Finance Minister Bill Morneau said the federal government remains concerned about the economic risks of high household debt, but has no further plans to cool the housing market after announcing a series of moves to tighten mortgage financing.
"We are very focused on making sure that Canadians are successful, and when we see high levels of indebtedness, that is something that we pay close attention to," Mr. Morneau told a news conference after a speech to the Toronto Region Board of Trade on Monday.
Last week, Mr. Morneau unveiled what he called "targeted" measures to address "pockets of risk" in the housing market, including a plan to increase the minimum down payment for government-insured mortgages on homes worth between $500,000 and $1-million, starting in February.
The changes come as both resale home prices and household debt hit another record high in the third quarter, with debts reaching 163.7 per cent of incomes, up from 162.7 per cent in the previous quarter.
Residential mortgage debt grew by an annualized 5.2 per cent to $1.23-trillion, Statistics Canada reported, while non-mortgage consumer debt increased 2.9 per cent to $572-billion. By contrast, after-tax income rose just 3 per cent.
Soaring home prices in major markets in British Columbia and Ontario have been the main driver of rising household debt levels.
Average resale home prices rose 6.1 per cent compared with last November, according to the Teranet-National Bank house-price index. But nearly all of that growth came from just four markets: Toronto and Vancouver, along with Hamilton and Victoria. Outside of those markets, home prices declined by 0.5 per cent, with prices falling in Calgary, Edmonton, Winnipeg, Ottawa and Halifax.
Canada's household-debt loads have been bumping up against record levels for years now, spurred by years of historically low interest rates and rising residential real estate prices. The Bank of Canada, the federal government and many economists have long been concerned about the trend, as consumers look particularly exposed to risk in the event of an economic shock or significant downturn.
Twice this year, the Bank of Canada has cut its key interest rate to stimulate Canada's sluggish economy, which has kept downward pressure on lending rates and thus encouraged borrowing. But last week, the federal government announced tighter rules on mortgage lending, aimed at cooling the debt risk related to the housing sector.
"The effects of stimulative monetary policy working through the economic system, as well as resilient labour markets year to date, were evident," said Royal Bank of Canada economist Laura Cooper in a research note. But she added that Ottawa's new mortgage rules "have the potential to dampen the pace of accumulation in the mortgage component and resultantly, could alter the dynamics of the evolution of household imbalances going forward."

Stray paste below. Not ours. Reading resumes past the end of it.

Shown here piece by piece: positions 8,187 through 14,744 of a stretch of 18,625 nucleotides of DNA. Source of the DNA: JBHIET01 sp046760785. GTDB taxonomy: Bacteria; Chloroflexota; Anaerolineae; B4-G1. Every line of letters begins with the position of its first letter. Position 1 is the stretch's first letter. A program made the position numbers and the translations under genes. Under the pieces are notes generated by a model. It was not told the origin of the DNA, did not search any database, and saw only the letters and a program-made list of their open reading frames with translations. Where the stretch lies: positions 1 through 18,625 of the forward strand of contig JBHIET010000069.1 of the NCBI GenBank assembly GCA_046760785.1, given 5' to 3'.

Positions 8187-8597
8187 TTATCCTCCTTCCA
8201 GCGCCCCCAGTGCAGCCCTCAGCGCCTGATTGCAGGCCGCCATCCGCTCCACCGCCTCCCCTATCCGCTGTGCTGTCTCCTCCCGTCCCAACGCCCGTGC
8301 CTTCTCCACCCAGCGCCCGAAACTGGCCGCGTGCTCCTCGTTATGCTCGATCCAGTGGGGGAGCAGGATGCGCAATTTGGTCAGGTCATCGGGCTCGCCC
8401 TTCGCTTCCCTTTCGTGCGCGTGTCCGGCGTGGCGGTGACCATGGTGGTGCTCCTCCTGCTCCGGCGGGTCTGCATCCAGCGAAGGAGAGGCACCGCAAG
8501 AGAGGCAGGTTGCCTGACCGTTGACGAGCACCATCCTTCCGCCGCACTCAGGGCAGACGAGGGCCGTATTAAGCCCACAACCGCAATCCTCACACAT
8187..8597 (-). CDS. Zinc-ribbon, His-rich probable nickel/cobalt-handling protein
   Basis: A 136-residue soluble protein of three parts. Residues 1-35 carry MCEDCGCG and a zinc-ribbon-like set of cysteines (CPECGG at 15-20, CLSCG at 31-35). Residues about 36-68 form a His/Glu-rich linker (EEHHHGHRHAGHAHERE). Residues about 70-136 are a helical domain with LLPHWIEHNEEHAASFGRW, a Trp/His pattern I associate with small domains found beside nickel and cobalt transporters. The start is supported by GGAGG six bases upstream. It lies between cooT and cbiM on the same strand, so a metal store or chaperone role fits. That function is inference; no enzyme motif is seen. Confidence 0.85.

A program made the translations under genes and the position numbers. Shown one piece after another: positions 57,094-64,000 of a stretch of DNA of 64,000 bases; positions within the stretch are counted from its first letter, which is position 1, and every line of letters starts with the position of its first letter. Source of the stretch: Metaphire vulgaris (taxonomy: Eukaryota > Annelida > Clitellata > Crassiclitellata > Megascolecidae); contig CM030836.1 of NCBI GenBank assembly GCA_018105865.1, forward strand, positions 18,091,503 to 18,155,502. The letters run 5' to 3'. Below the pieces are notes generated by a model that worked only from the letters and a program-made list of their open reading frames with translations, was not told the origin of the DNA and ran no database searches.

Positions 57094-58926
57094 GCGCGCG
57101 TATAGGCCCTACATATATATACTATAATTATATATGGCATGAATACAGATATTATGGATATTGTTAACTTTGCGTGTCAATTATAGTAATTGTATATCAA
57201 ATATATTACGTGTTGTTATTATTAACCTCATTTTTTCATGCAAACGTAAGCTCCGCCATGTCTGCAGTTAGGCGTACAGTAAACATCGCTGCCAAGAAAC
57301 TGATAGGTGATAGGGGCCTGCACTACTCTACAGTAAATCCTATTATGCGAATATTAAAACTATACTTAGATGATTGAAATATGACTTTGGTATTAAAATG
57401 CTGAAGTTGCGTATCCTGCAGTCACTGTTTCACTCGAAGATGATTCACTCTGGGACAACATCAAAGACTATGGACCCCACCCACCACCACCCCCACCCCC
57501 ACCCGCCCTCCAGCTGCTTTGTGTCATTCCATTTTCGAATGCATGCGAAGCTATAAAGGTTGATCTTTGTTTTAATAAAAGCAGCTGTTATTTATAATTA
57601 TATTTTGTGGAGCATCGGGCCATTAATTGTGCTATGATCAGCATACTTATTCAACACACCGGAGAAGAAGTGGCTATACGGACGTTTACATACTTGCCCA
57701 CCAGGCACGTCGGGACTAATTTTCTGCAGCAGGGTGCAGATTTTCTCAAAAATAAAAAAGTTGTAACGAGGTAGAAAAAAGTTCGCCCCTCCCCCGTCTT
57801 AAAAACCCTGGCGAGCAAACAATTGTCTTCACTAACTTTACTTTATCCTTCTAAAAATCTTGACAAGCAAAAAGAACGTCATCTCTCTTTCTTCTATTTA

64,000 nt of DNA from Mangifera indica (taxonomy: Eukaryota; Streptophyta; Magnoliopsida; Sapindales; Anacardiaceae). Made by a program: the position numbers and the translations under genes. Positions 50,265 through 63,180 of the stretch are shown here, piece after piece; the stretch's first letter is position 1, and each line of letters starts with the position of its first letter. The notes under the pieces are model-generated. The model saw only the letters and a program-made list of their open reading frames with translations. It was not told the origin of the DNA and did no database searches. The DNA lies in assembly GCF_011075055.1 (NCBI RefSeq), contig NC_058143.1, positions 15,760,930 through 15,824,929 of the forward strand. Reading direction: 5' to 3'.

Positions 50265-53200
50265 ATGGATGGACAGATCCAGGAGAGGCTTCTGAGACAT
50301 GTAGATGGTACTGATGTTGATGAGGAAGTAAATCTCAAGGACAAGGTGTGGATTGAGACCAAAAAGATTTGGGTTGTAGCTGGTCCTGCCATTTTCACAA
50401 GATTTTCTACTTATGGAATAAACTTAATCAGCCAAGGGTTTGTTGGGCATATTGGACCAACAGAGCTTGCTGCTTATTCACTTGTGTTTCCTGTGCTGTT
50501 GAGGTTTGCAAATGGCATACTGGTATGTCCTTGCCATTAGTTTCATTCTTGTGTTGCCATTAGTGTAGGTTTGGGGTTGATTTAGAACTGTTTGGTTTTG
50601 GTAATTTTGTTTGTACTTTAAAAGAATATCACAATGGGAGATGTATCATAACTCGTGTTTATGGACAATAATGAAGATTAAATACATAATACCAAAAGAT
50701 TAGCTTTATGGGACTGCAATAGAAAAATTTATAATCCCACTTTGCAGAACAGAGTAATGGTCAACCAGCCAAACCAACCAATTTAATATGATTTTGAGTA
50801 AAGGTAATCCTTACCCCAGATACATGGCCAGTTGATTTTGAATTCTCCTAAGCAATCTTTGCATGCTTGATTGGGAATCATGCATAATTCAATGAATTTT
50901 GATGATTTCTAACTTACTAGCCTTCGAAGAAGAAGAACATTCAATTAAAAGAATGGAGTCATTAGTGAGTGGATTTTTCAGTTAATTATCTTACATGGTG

Mr. Morneau said he planned to wait and see how the new government's changes to mortgage rules will affect the housing market before looking to make any further moves, including any measures to restrict foreign investment in residential real estate or to force lenders to pay a deductible on government-backed mortgage insurance.
"For now, we're focused on dealing with a couple pockets of risk that we see are important," he said. "We think this is an important step and, as we see the market progress, we will stay focused in a way that allows us to consider whether anything is needed in the future."
In his first speech to the private sector ahead of the Liberal's budget consultations, Mr. Morneau repeated Prime Minister Justin Trudeau's mantra of "sunny ways" even as he emphasized the "considerable headwinds" to the Canadian economy, including slowing global growth and plunging oil prices.
He ducked questions around whether the Liberals were abandoning their campaign promise to run $10-billion annual deficits to fund growth, instead reiterating a commitment to reduce the government's debt-to-GDP ratio, grow the economy through infrastructure investments and balance the budget before the next federal election.
As part of its budget consultations, Mr. Morneau said he also planned to unveil an economic advisory council early next year that will include non-Canadian experts "with global experience in growing successful and inclusive economies."
He also acknowledged that Ottawa is anticipating an extended period of low oil prices and that the government's proposed infrastructure spending program would include measures aimed at offsetting the economic pain in the energy sector.
"We should expect that we will be facing a period where our resources are unlikely to be priced back where they were a number of years ago, and we need to prepare for that," he said.
With a report from David Parkinson